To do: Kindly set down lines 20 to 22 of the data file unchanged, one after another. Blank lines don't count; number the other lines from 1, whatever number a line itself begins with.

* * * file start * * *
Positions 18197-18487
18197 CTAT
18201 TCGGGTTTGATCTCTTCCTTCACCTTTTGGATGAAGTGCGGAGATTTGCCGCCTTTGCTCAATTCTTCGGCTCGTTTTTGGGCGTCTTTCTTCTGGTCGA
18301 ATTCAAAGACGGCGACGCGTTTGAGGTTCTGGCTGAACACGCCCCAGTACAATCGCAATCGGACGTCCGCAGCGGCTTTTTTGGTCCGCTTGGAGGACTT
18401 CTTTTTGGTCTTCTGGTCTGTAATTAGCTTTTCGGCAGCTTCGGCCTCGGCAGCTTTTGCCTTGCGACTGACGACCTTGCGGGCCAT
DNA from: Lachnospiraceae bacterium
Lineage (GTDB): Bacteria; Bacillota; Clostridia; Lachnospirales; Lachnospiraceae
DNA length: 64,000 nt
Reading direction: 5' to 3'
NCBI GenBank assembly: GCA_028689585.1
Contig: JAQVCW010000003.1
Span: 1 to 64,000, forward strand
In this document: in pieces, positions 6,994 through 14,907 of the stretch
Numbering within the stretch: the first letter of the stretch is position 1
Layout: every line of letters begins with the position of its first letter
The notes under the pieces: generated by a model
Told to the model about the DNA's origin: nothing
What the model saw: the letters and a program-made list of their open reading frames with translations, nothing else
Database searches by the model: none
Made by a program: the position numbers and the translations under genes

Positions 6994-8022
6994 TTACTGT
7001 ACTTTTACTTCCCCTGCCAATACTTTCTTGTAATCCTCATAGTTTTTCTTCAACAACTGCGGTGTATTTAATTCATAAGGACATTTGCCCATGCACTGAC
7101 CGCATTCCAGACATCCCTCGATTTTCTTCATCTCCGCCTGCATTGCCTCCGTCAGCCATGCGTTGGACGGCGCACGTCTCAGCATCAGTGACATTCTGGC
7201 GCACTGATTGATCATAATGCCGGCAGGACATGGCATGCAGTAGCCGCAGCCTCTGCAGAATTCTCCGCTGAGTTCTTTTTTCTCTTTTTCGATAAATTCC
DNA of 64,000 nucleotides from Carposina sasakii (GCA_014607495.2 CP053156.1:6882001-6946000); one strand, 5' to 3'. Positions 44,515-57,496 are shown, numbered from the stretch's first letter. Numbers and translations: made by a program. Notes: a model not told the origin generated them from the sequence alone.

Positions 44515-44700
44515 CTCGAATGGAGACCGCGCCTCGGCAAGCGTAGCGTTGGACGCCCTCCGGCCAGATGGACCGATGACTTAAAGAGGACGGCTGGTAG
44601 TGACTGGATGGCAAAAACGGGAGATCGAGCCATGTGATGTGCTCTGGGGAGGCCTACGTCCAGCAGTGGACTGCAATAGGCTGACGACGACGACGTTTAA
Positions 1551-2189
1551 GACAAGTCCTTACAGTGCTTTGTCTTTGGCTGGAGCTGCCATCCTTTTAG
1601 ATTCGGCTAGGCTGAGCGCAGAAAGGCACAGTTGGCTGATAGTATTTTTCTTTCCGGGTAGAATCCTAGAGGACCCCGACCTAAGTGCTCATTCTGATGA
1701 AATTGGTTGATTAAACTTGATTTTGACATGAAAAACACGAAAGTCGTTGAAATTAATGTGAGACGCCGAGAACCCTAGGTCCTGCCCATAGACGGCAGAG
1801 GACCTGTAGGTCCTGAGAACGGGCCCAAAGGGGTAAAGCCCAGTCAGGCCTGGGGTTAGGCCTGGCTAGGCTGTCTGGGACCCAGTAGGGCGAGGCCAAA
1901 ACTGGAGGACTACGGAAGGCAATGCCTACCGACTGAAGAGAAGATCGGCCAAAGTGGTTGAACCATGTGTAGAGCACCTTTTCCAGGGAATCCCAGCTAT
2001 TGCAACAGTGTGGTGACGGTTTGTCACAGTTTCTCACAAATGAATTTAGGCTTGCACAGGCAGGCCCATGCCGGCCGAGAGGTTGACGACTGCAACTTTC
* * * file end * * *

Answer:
Made by a program: the position numbers and the translations under genes

Positions 6994-8022
6994 TTACTGT